Farther south the dippers are forced to retire from the higher parts of the mountains, as the streams freeze and are covered with snow; then they become more crowded on the lower reaches of the streams or rivers, or resort to the shores of open lakes. At that season they often wander even beyond the foothills. Frank L. Farley, of Camrose, Alberta, tells me that he has “several records of its appearance on rapid creeks in the ranching country west of Innisfail, at least 50 miles distant from the Rockies.” And Laurence B. Potter, of Eastend, Saskatchewan, writes me that he has sight records of the dipper “on the swift flowing creeks that form the headwaters of the Frenchman River.”

A fitting closing is this winter picture, drawn by Muir’s (1894) matchless pen:

One mild winter morning, when Yosemite Valley was swept its length from west to east by a cordial snowstorm, I sallied forth to see what I might learn and enjoy. A sort of gray, gloaming-like darkness filled the valley, the huge walls were out of sight, all ordinary sounds were smothered, and even the loudest booming of the falls was at times buried beneath the roar of the heavy-laden blast. The loose snow was already over five feet deep on the meadows, making extended walks impossible without the aid of snowshoes. I found no great difficulty, however, in making my way to a certain ripple on the river where one of my ouzels lived. He was at home, busily gleaning his breakfast among the pebbles of a shallow portion of the margin, apparently unaware of anything extraordinary in the weather. Presently he flew out to a stone against which the icy current was beating, and turning his back to the wind, sang as delightfully as a lark in springtime.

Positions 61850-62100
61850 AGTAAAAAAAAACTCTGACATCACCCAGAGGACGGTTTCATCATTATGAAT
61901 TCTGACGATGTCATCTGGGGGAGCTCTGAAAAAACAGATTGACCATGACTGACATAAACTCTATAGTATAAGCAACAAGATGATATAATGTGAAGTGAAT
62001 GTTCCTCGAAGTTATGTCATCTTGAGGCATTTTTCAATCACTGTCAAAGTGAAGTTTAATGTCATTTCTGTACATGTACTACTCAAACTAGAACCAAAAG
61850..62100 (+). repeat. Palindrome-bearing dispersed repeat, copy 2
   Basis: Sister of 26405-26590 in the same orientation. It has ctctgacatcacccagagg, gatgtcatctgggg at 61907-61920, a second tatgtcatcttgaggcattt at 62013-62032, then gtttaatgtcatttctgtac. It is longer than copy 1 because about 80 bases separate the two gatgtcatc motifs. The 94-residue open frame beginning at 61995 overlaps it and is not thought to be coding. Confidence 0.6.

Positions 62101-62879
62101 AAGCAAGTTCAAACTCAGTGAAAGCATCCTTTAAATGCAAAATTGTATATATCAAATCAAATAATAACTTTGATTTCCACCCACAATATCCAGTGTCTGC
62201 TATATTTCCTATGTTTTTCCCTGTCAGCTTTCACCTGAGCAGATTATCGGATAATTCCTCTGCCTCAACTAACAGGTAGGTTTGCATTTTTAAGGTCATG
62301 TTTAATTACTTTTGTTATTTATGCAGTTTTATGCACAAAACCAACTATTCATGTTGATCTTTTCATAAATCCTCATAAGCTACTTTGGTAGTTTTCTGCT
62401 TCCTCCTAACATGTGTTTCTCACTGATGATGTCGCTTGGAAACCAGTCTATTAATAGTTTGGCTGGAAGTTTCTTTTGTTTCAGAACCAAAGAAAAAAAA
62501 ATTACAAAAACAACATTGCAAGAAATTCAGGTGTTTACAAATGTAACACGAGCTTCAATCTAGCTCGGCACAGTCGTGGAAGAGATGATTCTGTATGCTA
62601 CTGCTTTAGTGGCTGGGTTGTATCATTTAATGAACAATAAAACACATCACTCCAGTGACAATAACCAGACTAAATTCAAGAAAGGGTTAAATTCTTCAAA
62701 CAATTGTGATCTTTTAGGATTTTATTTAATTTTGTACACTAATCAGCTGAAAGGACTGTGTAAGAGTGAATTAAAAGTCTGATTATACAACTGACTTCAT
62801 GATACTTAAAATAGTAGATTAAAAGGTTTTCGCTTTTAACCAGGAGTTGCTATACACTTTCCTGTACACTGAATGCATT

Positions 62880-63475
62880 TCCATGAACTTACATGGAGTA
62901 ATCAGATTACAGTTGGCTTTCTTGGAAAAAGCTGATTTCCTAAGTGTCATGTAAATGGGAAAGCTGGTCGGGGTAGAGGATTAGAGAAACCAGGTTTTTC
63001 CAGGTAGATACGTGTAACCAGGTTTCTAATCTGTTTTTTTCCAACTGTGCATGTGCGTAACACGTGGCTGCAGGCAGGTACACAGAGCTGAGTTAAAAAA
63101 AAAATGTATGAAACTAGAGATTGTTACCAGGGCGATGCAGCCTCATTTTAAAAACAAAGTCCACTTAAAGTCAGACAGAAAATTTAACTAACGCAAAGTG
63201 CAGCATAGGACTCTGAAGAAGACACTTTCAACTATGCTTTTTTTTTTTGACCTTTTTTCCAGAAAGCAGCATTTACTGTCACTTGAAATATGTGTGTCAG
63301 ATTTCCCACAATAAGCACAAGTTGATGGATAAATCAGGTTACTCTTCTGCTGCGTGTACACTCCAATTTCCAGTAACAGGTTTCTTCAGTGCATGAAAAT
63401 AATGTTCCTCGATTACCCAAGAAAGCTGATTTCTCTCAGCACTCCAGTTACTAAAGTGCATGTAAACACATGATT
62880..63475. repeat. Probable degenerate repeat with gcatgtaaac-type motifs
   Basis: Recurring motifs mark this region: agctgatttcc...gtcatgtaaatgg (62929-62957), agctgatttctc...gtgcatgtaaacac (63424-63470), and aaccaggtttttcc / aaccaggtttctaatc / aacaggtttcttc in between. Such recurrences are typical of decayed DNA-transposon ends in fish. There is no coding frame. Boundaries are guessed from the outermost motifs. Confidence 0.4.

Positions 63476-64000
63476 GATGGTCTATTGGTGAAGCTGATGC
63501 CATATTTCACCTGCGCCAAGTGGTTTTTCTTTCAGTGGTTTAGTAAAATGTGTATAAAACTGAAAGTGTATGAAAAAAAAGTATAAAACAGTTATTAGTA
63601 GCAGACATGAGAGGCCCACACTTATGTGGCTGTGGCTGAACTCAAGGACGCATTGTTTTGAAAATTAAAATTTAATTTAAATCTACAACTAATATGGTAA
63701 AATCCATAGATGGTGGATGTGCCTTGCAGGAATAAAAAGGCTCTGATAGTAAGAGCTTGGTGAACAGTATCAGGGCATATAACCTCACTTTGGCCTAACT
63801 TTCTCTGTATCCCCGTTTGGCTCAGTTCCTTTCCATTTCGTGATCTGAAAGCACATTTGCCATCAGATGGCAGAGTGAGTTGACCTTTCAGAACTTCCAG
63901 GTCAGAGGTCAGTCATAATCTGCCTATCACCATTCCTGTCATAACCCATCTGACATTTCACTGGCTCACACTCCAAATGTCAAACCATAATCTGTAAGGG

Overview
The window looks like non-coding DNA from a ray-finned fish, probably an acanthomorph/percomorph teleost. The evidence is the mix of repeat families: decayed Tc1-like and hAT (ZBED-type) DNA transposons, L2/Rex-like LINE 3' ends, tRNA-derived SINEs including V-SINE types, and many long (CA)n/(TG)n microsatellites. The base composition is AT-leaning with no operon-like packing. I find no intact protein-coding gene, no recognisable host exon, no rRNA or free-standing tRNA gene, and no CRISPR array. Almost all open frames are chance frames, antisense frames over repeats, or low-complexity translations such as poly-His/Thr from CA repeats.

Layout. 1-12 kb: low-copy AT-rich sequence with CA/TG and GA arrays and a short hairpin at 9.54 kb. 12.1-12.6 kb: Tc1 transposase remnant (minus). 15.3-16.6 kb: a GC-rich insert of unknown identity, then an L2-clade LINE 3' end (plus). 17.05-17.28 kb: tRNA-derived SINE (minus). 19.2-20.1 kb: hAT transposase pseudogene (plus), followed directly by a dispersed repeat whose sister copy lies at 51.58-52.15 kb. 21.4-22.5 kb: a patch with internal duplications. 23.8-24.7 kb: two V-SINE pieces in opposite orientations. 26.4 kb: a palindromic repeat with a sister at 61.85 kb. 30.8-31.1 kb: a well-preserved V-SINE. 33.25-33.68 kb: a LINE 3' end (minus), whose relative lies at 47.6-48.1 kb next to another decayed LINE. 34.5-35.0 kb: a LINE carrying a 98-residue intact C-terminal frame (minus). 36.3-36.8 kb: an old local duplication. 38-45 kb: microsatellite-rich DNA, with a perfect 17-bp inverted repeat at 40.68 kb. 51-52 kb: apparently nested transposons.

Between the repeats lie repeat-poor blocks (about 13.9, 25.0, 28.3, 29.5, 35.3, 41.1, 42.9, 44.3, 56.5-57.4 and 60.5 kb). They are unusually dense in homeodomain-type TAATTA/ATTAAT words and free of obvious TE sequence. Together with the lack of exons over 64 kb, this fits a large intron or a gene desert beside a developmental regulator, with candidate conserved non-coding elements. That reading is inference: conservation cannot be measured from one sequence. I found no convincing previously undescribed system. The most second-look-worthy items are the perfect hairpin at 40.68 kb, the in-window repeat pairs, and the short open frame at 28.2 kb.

Range: Alaska to Guatemala; nonmigratory.

The dipper is found north to northern Alaska (Kobuk River Valley, tributaries of the upper Atlatna River, and Eagle); central Yukon (Forty-mile, Ogilvie Range, and the forks of the Macmillan River); northern British Columbia (Atlin and Fort Halkett); Alberta (Athabaska River, about 150 miles northwest of Stony Plain, and Edmonton). East to Alberta (Edmonton and Calgary); Montana (Glacier Park, Belt Mountains, and Bozeman); Wyoming (Wolf, Sundance, and Laramie Mountains); South Dakota (Black Hills); Colorado (Gold Hill, Golden, Manitou, and Wet Mountains); New Mexico (Sangre de Cristo Mountains, Taos, and Ruidoso); Chihuahua (Cerro Prieto); alpine region of Veracruz (Jalapa and Rio Blanco); Puebla (Mount Popocatepetl); Oaxaca (Oaxaca); and Guatemala (San Mateo, Los Arcos, and Tecpam). South to Guatemala (Tontonicoparn and Tecpam). West to Guatemala (Teepam and Barrillas); Oaxaca (Oaxaca); Mexico (Temascaltepec); Chihuahua (Pinos Altos, Chuhuichupa, and Pacheco); Arizona (Huachuca Mountains, Santa Catalina Mountains, Salt River Wildlife Refuge, Oak Creek, and Grand Canyon); the Coast Range in California (San Diego County, Carpenteria, San Francisco Bay region, and Hoops Valley, Humboldt County); Oregon (Trail and Tillamook Bay); Washington (Vancouver, Olympic Mountains, and Bellingham); British Columbia (Vancouver Island and Graham Island, Queen Charlotte Islands); and Alaska (Sitka, Kodiak Island, Unalaska Island, Nunivak Island, and Kobuk River).